October 17, 2018
Doctor examining ear of senior woman

Ear Infections: Not Just for Kids

by Berkeley Wellness  

Though most people associate ear infections with children, adults get them too. Here’s what you should know.

What are the most common types of ear infections?

Inflammation or infection in the external ear canal is called otitis externa; when in the middle ear (the area behind the eardrum), it’s called otitis media. You can have both an outer and middle ear infection at the same time. Children are far more likely to get middle ear infections than adults, primarily because their Eustachian tubes (the ducts that connect the back of the nose to the middle ear), as well as their immune systems, are not fully developed.

What causes outer ear infections?

Usually bacteria, sometimes fungi. In adults, outer ear infections most commonly occur when water gets trapped in the outer ear canal, often from swimming or diving (called “swimmer’s ear), but also possibly from bathing. The longer the water stays in the ear, the more likely that any microorganisms present will multiply. Outer ear infections can also occur with chronic skin conditions such as eczema or seborrheic dermatitis. Inserting anything into the outer ear—an ear plug, a hearing aid, a cotton swab, even your fingernail—can provoke an infection if it breaks or abrades the skin, or if it pushes wax deeper into the ear canal.

What causes middle ear infections?

They can be set off by anything that causes blockage of the Eustachian tubes and fluid accumulation in the middle ear—typically a viral infection (like a cold), nasal allergies, sinusitis, or even flying when you have a cold. The fluid can then become infected. People who had recurring childhood ear infections may be more susceptible to middle ear infections later in life, though the infections tend to be less severe in adulthood.

What are the symptoms?

With both outer and middle ear infections, you may have discomfort, pain, a feeling of fullness in the ear, popping, discharge, itching, difficulty hearing, dizziness, and sometimes fever.

Can you get an ear infection from blowing your nose too hard?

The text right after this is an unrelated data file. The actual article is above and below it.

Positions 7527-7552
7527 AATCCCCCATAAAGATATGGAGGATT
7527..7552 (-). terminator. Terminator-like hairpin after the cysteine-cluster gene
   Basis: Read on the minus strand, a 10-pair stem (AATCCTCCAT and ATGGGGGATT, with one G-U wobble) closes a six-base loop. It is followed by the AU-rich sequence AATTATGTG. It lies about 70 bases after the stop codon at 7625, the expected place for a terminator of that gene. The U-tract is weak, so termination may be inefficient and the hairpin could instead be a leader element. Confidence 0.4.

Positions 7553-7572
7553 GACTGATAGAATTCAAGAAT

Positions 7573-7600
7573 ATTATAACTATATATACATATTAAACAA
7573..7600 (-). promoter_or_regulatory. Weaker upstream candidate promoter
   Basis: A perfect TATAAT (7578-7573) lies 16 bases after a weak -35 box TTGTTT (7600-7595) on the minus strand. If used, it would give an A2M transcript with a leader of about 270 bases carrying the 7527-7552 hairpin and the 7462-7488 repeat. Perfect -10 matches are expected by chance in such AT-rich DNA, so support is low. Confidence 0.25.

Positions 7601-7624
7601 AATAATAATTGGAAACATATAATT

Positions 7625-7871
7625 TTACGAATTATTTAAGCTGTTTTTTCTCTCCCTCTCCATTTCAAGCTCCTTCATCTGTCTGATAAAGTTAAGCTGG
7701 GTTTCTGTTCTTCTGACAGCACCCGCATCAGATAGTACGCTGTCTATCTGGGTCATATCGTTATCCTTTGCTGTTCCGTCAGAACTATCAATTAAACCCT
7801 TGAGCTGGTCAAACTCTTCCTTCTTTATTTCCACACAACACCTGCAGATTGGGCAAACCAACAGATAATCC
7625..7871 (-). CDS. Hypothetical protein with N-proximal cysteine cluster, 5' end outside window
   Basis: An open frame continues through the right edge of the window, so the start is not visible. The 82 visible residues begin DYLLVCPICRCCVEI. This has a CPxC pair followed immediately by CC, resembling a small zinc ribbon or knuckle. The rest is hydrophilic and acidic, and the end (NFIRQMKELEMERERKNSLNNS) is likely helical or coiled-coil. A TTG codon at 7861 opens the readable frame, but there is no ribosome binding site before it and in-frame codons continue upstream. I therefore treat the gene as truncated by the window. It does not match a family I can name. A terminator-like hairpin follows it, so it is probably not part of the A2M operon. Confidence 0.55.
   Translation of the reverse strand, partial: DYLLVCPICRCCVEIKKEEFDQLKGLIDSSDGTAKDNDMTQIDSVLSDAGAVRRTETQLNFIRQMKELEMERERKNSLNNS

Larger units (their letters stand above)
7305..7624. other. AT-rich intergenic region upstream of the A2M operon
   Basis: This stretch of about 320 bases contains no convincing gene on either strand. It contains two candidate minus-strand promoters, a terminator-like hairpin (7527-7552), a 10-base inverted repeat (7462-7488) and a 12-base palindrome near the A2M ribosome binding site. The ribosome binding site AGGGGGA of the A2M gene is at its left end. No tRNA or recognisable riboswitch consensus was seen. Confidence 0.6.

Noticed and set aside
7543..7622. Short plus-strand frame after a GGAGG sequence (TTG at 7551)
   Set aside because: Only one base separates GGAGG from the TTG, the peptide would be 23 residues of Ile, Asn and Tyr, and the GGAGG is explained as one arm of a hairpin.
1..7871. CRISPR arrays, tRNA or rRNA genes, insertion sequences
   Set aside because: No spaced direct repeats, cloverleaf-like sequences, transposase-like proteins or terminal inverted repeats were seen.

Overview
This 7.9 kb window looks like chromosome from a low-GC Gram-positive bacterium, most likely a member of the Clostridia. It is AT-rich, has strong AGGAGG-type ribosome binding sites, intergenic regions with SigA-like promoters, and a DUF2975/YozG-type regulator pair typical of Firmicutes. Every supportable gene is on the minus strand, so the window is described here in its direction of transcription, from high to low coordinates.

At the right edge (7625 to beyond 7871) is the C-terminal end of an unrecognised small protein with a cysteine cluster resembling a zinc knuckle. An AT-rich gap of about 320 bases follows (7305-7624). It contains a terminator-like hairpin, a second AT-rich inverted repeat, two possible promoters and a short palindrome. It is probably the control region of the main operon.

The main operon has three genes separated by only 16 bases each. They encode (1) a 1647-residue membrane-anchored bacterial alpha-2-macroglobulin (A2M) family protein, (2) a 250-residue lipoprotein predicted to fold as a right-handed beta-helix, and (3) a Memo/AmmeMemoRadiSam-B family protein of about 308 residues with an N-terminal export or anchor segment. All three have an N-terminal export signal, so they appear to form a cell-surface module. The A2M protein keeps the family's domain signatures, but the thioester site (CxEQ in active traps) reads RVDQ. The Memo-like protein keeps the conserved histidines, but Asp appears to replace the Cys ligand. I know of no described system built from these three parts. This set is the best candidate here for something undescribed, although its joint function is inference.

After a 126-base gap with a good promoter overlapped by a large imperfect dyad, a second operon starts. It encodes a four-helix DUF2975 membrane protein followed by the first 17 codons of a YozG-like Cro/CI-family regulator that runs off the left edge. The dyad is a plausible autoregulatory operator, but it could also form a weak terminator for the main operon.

Possibly a middle ear infection. If you have an upper respiratory infection with heavy nasal discharge, forcefully blowing your nose may cause infected secretions in the nose to enter your middle ear through the Eustachian tubes, triggering an infection.

How are ear infections diagnosed and treated?

If you think you have an ear infection, see your doctor, who will examine your ear canal and eardrum with a hand-held otoscope, and perhaps clean out wax to see better. Outer ear infections are treated with various drops, including those containing antibiotics or anti-inflammatory compounds. If you have a middle ear infection you may need oral antibiotics instead (drops will not cure it). Other medications, including decongestants, may also be recommended to treat an underlying cold, sinus condition, or allergy, or to otherwise reduce swelling in the Eustachian tubes.

How can you avoid swimmer’s ear?

If you swim frequently, wear a well-fitted bathing cap to keep water out of your ears. Special ear plugs, sold in surf shops, sporting-goods stores, some drugstores, and on the Internet, come in different sizes for accurate fitting, are non-irritating, and are vented to allow for better hearing and balance. After swimming (and showering) shake your head to remove trapped water, and dry your outer ear thoroughly with a small towel. You can also use a blow dryer (go easy on the heat) to dry your ears. Drops containing rubbing alcohol or acetic acid (vinegar) may help as well.

How else can you prevent ear infections?

Obviously, don’t put anything in your ears that should not be there. If you want to use cotton swabs (on occasion) to clean your ears, don’t insert them deep into the ear canal, and use them gently. If you had ear infections when you were a child and still get them, see an ear, nose, and throat (ENT) doctor for proper treatment.

See also: Earwax Removal: Is Ear Candling Safe?